One of the questions to the President was, why is India so important to you now, and to the United States now. He said, of course, that during the Cold War things were different, opportunity -- the political situation now was such that both he and the Prime Minister of India were able to make the kinds of breakthroughs that they had done -- made yesterday with the new agreement, as well as the many other agreements we've entered into. He also talked about the very important example that India can set for the world as a democracy, as a country where people can live, people from different ethnicities, different religions live together harmoniously.
He spoke a little bit about the meeting he had had yesterday with religious representatives here in New Delhi, and said how impressed he had been that these leaders and representatives, while speaking with a lot of pride about their own faith, above all expressed pride about being an Indian citizen. And so he thought that was quite remarkable.
One of the participants asked the President, what does India have to do to move from being a developing country to a developed country? And the President spoke about the great importance of having an infrastructure development plan, among other things, to help the farmers get the goods to market. He talked about education, the importance of education, tax policy reform. He talked about dealing with difficult issues, how important it is to honestly look at very important issues that face -- and problems that face our country, as well, but certainly faces India, such as HIV/AIDS and trafficking. And he noted that we, the United States, are prepared to help India as it faces these questions.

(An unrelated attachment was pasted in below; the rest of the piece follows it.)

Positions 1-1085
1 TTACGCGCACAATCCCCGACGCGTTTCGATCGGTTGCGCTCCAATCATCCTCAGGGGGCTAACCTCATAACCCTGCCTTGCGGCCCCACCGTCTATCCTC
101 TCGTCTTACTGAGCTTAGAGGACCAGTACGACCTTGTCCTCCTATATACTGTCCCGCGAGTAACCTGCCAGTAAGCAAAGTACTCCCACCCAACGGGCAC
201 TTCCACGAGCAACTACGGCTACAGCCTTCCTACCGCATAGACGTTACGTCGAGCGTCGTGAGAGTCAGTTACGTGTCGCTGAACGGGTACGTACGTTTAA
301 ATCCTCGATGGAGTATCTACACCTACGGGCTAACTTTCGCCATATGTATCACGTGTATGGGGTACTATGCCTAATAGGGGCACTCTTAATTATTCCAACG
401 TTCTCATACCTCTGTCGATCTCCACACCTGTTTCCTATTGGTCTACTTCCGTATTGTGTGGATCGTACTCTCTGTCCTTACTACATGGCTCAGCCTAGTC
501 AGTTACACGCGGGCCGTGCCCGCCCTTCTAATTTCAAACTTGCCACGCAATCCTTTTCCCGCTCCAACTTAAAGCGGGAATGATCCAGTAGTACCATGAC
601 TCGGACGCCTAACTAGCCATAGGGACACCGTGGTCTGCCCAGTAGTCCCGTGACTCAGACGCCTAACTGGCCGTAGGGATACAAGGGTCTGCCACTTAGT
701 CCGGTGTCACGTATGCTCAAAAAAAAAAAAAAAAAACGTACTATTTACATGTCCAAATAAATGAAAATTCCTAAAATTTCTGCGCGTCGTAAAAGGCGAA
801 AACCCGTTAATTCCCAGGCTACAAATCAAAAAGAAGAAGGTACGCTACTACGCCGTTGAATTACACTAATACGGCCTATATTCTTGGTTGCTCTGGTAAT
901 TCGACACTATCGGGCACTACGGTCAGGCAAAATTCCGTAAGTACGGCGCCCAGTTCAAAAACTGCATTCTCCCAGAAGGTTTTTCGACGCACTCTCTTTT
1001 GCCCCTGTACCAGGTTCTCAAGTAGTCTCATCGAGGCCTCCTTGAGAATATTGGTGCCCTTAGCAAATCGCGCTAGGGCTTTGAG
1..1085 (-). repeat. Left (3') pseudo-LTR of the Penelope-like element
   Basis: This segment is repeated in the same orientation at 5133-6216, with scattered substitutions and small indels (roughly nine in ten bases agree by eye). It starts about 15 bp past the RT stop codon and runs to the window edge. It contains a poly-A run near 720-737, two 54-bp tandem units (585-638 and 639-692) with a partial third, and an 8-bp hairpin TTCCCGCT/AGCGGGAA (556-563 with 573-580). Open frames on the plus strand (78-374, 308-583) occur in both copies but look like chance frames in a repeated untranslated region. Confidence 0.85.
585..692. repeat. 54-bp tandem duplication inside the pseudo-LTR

There were a couple -- there was a spontaneous applause in the audience when the President talked about removing barriers, for instance, to Indian mangos, which now will be able to be enjoyed by Americans. And he actually saw mangos at the agricultural site, and that was pretty exciting, as well. I want to remind those of you who don't know, but there are about 60 varieties of mangos here in India. They ripen at different times, and they are really delicious.
I think that -- I could tell you a little bit about the School of Business. It has a memorandum of understanding with Wharton and with the Kellogg School of Management, and in fact, we noticed today in the audience there were exchange students also from American schools participating or attending the program. Thank you.
ASSISTANT SECRETARY BOUCHER: We'll take a few questions.
Q The women at the very beginning, what were they doing? We couldn't tell what they were doing. The women underneath that canopy, all those different exhibits. There was a loom --
ASSISTANT SECRETARY BOUCHER: Yes, they were various enterprises, sort of -- people showing what they did to make money.
Q Do you know what they were?
MS. MILLARD: They were weaving fabric and stuff, and there was also a group of women -- it was a women's support group, and they were discussing -- they said they were discussing the many issues that face women here in India. And they have these regular support groups. That was the group I spoke to.